Shutdown pitching, star newcomers fuel underdog softball team toward MAAC play


Yamini Dalal

Freshman infielder Sofia Vega is batting .262 with 11 hits in 19 games this season.

Michael LaRocca, Opinion Editor

Quinnipiac is just the little school of overachievers this year, isn’t it?

Softball is playing like it’s next in line.

After being picked to finish last in the MAAC in 2023, the Bobcats are heading into conference play standing in third place with an 11-8 record. With that, the team is now one win away from matching its win total during the entire 2022 season.

Quinnipiac’s mostly successful non-conference stretch has included some major ups and downs. Of the Bobcats’ 11 wins so far, five came against teams ranked higher than them in the RPI rankings, including a 1-0 win on opening day against No. 82 Lehigh on Feb. 18.

However, of the team’s eight losses, three came against teams ranked lower than them, the most egregious of which coming on March 11 — a 3-2 loss to No. 305 South Carolina State. For reference, there are only 306 teams included in the RPI rankings.

Then again, the positives impact Quinnipiac softball’s success more, which the team has had plenty to be happy about.

The team’s biggest issue in 2022 was a lack of consistent pitching and timely hitting. A 5.28 team earned run average made for a lot of deficits that the Bobcats’ .640 team on base plus slugging couldn’t climb out of.

So far this season, those numbers have become much more manageable. A miniscule 1.98 team ERA is a direct result of breakout sophomore seasons from pitchers Sydney Horan and Jaclyn Gonzalez. As a team, the Bobcats have pitched 10 games where they allowed two runs or less, including seven total shutouts, four from Horan and three from Gonzalez.

Horan has a 1.94 ERA and a 0.920 WHIP across 12 appearances, earning MAAC Pitcher of the Week honors on Feb. 21.

Gonzalez has arguably been greater, pitching to a 1.14 ERA across 10 appearances and earning MAAC Pitcher of the Week honors as well, this time on March 7.

“Our pitchers have been lights out for us,” head coach Hillary Smith said after the team’s doubleheader against Holy Cross on March 21. “We’ve got to keep that rolling and keep playing our game.”

The Bobcats’ non-conference schedule has also given their newcomers an opportunity to shine.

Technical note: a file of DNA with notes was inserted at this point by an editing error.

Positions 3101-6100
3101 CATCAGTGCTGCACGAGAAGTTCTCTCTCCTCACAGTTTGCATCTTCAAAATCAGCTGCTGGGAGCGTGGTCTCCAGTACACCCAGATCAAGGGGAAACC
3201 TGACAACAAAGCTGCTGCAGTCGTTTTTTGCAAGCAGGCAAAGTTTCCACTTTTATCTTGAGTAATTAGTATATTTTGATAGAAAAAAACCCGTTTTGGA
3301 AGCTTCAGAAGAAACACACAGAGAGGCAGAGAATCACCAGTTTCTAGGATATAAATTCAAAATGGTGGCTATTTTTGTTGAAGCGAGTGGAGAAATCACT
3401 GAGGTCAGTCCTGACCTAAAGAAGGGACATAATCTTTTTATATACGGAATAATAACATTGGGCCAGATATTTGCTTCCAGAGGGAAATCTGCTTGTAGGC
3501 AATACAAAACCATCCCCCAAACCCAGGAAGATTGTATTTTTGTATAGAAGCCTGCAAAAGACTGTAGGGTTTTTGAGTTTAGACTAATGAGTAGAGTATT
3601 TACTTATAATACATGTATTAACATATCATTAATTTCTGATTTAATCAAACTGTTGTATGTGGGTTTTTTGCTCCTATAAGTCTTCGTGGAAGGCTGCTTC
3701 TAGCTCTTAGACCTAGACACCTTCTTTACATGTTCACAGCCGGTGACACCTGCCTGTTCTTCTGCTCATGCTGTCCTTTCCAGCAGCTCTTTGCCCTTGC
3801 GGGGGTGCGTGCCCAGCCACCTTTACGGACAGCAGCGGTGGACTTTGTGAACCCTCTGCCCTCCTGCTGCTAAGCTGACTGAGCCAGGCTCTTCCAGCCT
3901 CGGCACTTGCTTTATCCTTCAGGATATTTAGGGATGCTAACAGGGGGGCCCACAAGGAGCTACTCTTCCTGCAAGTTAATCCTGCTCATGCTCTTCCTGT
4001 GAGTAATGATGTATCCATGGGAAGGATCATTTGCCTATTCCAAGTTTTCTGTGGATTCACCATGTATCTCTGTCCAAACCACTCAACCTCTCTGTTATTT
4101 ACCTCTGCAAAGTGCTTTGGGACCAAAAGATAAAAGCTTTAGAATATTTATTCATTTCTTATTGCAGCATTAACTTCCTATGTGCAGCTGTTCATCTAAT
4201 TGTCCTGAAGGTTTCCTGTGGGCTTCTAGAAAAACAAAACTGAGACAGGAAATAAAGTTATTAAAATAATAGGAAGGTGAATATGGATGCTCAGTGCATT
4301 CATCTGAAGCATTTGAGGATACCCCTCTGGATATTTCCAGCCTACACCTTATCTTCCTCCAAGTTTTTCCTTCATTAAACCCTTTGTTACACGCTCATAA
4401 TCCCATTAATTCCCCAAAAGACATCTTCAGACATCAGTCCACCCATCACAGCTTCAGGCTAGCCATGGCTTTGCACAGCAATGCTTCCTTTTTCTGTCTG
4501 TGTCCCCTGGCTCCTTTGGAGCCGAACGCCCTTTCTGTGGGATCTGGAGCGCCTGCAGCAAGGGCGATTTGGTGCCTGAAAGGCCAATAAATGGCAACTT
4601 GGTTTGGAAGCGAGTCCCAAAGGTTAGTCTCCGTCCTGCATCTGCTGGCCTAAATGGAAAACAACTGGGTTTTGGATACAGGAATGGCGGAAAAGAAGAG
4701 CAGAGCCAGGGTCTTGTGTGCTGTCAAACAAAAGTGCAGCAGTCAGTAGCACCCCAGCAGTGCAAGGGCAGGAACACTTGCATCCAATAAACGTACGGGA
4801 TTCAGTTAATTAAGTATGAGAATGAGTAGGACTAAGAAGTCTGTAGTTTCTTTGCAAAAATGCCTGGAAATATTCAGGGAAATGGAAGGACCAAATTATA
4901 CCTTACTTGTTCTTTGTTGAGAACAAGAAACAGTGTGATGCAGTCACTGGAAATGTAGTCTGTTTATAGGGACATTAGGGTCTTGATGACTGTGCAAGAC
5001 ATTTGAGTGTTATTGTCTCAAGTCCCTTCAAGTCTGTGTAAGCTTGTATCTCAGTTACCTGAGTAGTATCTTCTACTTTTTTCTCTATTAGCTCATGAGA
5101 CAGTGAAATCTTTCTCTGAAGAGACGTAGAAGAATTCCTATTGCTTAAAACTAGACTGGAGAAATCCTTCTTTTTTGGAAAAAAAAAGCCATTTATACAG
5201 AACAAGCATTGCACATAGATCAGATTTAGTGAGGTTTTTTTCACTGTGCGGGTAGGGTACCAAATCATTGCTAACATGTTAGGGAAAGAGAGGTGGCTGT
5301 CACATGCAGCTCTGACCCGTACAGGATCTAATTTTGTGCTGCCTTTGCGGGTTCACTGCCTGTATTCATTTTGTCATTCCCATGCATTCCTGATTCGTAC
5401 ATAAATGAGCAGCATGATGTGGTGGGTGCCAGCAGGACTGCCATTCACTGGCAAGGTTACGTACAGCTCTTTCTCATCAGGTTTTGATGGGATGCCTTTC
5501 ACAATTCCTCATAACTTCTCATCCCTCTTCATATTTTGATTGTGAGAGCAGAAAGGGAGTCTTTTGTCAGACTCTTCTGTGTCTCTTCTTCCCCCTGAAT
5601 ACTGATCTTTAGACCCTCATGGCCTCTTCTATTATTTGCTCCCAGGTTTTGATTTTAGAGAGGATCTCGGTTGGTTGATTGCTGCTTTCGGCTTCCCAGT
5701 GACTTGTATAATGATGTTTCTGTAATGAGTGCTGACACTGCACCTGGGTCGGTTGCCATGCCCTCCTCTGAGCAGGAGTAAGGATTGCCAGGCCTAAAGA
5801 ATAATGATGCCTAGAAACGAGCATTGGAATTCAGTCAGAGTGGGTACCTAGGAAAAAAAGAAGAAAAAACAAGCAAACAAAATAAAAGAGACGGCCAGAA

Freshman outfielder Mary Fogg has been an on-base machine for Quinnipiac from the leadoff spot in the lineup. Fogg leads the team in batting average (.375), qualified OPS (.810), runs (11) and total bases (21). She has sparked the Bobcats while in the field as well, making plays like a spectacular catch against Holy Cross on March 21.

Freshman infielder Natalia Apatiga has also made strides in the Bobcats’ lineup. She is currently batting .327, good for second on the team among qualified players. Apatiga has also been successful on the basepaths, going 4-for-4 on stolen-base attempts, the most on the team.

When looking at Fogg and Apatiga, as well as freshman infielder Sofia Vega and transfer sophomore utility player Amanda Engel, there is a lot to look forward to in the Bobcats’ future.

“We’re learning every game how to get better,” Smith said. “We have a lot of young girls starting, so just to see them go through the little speed bumps that we’ve been going through but growing every time, that’s all we can do.”

But with everything going well for the Bobcats, does any of this ultimately matter?

Quinnipiac might be in third place right now, but on April 1, that clock resets. It’s time for MAAC play, and the Bobcats open it up with a doubleheader against Canisius, the reigning conference champion.

“I think we’re setting ourselves up so that we can go into that opening weekend and we can be confident playing Canisius,” Smith said on Feb. 3. “It’s going to be a tough battle, but we’re ready for it.”

The last time Quinnipiac finished with a record above .500 in MAAC play was back in 2016. These Bobcats have shown they can play winning ball against teams from all across the east coast, but now, they need to prove they can do it against the competition of the Metro Atlantic Athletic Conference.